Female sexual dysfunction occurs when there is persistent and recurrent difficulty with sexual response, desire, orgasm, and pain that distresses a woman or strains her relationship with her partner. It doesn’t have to be caused by underlying disease; it can be secondary to stress, drug use, alcohol consumption, tobacco use, and relationship factors. Many women experience sexual dysfunction at some point in their life, and some throughout their life. Sexual dysfunction can occur in certain or in all sexual situations.
Low or absent sexual desire is the most common sexual dysfunction in women across all ages. It peaks during middle age, and its cause is complex. It may be secondary to poor health status, depression, certain medications, dissatisfaction with one’s partner relationship, or history of physical abuse, sexual abuse, or both. Other types of female sexual dysfunction—often interrelated—include: sexual arousal disorder, orgasmic disorder, and sexual pain disorder
Women with low sexual desire disorder may report little or no interest in sex, an inability to respond to sexual stimuli, or feeling numbness despite having a good relationship with her partner. Their quality of life, sense of well-being, and interpersonal relationships can suffer because of this disorder.
Biological factors commonly contribute to decreased desire by direct or indirect mechanisms. Medical conditions such as cancer, high blood pressure, and diabetes and their treatment have been strongly associated with decreased sexual desire. Hormone imbalance, such as that which occurs after having a baby or during perimenopause, can also affect sexual desire. Menopausal signs such as vaginal dryness and atrophy that cause painful intercourse are an underlying factor. Aging can also influence sexual desire: studies have shown that middle-aged women have the highest prevalence of decreased sexual desire with associated stress; the intensity of sexual desire can decrease because of lower levels of testosterone and indirect changes from the loss of estrogen. These factors, along with psychosocial factors that present during this time in a woman’s life, influence sexual function during perimenopause.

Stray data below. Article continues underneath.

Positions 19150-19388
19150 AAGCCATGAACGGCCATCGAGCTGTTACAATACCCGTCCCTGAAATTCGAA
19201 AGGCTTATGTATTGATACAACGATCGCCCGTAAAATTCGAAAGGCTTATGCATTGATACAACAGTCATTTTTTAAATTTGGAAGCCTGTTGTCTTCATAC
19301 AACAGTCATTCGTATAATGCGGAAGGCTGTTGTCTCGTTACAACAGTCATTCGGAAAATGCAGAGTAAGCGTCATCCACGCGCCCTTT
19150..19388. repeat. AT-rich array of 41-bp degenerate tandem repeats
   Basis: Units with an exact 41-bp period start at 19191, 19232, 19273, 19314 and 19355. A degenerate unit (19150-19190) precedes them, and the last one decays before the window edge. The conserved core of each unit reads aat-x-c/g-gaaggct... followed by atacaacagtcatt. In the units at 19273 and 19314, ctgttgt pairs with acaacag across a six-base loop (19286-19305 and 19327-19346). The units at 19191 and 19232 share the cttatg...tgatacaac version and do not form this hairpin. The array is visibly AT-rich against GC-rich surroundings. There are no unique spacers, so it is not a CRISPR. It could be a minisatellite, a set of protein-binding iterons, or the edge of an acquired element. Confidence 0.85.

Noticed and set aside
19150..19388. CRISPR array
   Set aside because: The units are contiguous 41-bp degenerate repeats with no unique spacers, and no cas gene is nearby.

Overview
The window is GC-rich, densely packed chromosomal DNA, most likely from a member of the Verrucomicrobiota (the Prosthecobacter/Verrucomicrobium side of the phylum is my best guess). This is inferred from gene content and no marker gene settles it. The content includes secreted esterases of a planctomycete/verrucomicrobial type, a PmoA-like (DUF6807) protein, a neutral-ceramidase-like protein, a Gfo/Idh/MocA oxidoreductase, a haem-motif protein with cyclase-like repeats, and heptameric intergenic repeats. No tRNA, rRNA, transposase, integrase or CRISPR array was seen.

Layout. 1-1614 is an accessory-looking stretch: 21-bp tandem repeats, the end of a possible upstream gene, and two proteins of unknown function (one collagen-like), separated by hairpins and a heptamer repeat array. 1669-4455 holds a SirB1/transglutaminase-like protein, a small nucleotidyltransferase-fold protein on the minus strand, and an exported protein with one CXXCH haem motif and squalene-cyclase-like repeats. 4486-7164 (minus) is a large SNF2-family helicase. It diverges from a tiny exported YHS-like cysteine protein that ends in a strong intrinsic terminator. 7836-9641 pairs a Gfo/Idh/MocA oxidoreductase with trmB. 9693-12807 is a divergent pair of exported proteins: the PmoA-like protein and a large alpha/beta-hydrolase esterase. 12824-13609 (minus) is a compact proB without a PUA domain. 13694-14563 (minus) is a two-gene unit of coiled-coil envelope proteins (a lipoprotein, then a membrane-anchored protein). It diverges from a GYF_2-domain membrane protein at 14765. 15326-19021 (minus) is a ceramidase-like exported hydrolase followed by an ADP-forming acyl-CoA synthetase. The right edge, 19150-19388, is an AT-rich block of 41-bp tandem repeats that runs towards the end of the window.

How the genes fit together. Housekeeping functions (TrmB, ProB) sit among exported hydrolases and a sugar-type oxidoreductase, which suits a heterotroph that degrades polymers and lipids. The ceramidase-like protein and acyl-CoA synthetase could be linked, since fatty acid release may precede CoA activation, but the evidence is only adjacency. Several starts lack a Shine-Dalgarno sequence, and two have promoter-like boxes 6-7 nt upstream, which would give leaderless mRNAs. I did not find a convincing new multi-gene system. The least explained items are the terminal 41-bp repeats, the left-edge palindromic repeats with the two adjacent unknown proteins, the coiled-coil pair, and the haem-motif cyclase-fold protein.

Psychological factors play an important role in sexual desire, perhaps more than biological factors at times.
Depression and anxiety and their treatment with medications such as selective serotonin reuptake inhibitors (SSRIs) and anti-anxiety agents are associated with decreased sexual desire. Sexual abuse and childhood trauma are also known to negatively affect sexual desire.
Social factors can affect sexual desire significantly enough to justify taking them into strong consideration when addressing female sexual dysfunction. Cultural, social, and religious values can negatively influence a woman’s sexual desire. Relationship factors such as conflict, stressors such as financial hardship, career pressures, and family obligations can also contribute.
Because some women are hesitant to initiate a discussion about their sexual concerns, it is important that the physician address them routinely as part of a comprehensive women’s health visit. Only one third of women with distressing sex problems seek help. The gynecologist is poised to provide this help: he/she can open a dialogue that allows a woman to discuss issues and concerns that she may otherwise not disclose for fear of embarrassment or perception that it is not important.